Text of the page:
Compass Card program delayed again by TransLink
Automated fare-gate system was originally supposed to be in place by 2008
TransLink's Compass Card program has been delayed once again and there is no date set for the roll-out of the automated fare card program for Metro Vancouver transit services.
The $200 million system is supposed to stop cheaters and make riding transit easier, but testing shows the card readers are too slow and inaccurate.
The fare gates and card scanners have already been installed and about 85,000 people, including transit employees, disabled transit users and low-income seniors, are using cards to test the system.
But TransLink spokesperson Doug Kelsey says testing shows the cards have more than an eight per cent error rate.
"We have quite an inconsistency around the speed. Some are fast and some are slow," says Kelsey.
"We need a very small error rate on a high-volume business, and that's why it's not ready for our customers, but we're very optimistic Cubic is working on the solve right now."
A system by the same company, Cubic, used in Chicago has led to two class action lawsuits for overcharging. Similar problems have been reported with Cubic systems in London and Brisbane.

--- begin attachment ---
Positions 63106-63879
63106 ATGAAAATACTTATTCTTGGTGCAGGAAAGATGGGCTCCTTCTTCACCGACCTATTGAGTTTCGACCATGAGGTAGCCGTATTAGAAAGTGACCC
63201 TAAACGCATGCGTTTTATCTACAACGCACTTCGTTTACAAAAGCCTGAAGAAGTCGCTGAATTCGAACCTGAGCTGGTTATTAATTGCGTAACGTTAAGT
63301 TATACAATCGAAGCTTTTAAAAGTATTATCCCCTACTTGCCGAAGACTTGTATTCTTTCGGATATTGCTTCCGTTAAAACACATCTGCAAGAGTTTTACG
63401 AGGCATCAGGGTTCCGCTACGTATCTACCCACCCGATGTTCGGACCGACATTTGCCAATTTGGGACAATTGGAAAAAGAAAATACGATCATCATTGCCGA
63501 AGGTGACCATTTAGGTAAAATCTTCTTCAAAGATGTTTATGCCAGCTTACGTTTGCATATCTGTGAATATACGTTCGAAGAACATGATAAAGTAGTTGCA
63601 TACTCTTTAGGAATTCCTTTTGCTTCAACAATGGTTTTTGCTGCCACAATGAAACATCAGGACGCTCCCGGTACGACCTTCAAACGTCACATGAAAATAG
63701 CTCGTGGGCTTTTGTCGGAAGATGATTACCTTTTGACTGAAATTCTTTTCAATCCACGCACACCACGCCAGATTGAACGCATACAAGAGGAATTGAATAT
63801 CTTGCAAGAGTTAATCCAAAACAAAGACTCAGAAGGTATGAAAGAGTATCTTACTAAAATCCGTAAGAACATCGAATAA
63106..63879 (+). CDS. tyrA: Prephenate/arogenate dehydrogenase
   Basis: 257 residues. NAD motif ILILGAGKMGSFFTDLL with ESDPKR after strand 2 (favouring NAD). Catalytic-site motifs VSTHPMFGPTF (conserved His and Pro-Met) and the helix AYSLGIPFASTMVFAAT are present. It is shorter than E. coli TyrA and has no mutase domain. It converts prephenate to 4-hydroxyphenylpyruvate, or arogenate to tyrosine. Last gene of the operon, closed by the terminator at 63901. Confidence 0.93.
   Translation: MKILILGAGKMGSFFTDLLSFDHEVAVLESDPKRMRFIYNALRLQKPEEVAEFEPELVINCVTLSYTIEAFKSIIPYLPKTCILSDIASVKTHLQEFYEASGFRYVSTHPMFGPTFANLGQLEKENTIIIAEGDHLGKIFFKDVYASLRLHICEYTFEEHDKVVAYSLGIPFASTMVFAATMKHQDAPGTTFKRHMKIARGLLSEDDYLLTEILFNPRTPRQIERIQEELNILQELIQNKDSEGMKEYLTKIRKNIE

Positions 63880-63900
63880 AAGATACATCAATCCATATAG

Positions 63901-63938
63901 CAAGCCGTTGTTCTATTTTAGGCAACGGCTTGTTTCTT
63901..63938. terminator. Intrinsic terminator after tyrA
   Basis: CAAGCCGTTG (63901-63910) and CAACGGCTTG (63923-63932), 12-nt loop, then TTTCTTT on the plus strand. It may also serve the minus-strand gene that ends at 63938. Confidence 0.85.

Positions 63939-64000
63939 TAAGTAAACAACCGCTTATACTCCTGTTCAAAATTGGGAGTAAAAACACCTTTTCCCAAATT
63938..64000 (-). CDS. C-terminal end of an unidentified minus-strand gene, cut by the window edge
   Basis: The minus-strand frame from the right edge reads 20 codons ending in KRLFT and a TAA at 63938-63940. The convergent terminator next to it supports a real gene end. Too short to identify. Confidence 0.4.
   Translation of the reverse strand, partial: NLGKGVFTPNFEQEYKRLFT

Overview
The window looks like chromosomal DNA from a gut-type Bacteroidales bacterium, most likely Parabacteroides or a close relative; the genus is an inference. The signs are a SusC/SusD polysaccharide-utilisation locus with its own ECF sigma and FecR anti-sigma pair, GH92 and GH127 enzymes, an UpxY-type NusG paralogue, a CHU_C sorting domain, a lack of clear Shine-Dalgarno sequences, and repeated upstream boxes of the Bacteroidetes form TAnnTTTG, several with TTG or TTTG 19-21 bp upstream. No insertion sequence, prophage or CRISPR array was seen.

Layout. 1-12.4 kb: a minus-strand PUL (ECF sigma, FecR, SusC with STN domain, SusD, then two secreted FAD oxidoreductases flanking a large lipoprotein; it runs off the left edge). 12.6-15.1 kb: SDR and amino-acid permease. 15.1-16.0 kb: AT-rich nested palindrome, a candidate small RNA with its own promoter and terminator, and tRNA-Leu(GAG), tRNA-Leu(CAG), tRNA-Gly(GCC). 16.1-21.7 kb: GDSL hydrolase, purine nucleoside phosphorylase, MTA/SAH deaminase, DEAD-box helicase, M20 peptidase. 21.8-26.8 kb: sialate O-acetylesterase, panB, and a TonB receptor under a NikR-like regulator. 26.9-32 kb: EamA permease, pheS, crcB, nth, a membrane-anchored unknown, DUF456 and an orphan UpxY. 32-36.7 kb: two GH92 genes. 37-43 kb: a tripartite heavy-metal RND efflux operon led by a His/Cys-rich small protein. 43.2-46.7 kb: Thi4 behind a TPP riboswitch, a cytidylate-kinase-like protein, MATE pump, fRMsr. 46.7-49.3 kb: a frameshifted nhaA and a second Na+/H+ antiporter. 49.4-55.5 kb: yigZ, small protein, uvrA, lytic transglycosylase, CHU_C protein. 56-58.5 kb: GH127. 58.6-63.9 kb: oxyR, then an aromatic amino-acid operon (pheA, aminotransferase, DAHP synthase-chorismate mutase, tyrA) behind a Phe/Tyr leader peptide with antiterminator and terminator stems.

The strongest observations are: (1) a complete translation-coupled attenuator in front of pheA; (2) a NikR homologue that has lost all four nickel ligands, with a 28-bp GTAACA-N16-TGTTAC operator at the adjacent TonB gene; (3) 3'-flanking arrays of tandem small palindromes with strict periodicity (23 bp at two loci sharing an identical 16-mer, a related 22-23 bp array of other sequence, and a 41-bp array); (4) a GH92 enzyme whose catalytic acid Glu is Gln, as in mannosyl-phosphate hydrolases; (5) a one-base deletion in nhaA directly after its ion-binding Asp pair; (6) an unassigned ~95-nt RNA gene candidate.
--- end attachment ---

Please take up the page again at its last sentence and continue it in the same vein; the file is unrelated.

But TransLink won't say if those problems contributed to the decision to put the brakes on its Compass Card roll-out.
Costly and delayed
TransLink is promising another update on the system in October.
But Burnaby Mayor Derek Corrigan, who has been opposed to the new system from the start, says the constant delays are just a sign the whole fare gate system is a problem.
"They're being evasive on exactly how much money is being spent on this" says Corrigan.
"It's such an expensive addition to the system and was something that is going to cost massive amounts in maintenance over the next years. It will far outstrip any of the moneys that are a benefit as a result of avoiding fare evasion," says Corrigan.
There have been calls to install fare turnstiles ever since the first SkyTrain line opened for Expo 86, but TransLink's board of directors long opposed the idea, mostly because of cost.
Then in 2007 then-B.C. transport minister Kevin Falcon ordered TransLink to install turnstiles within a year in order to crack down on fare evasion and petty crime on the SkyTrain.
By 2009, just a month before the provincial election campaign, then-premier Gordon Campbell announced the provincial and federal governments would spend $100 million to put the gates in place by spring 2010.
After the election, TransLink announced the system would not be up and running before 2012. By 2013 TransLink was promising the system would be operational sometime in 2014.
With files from Natalie Clancy and Mike Laanela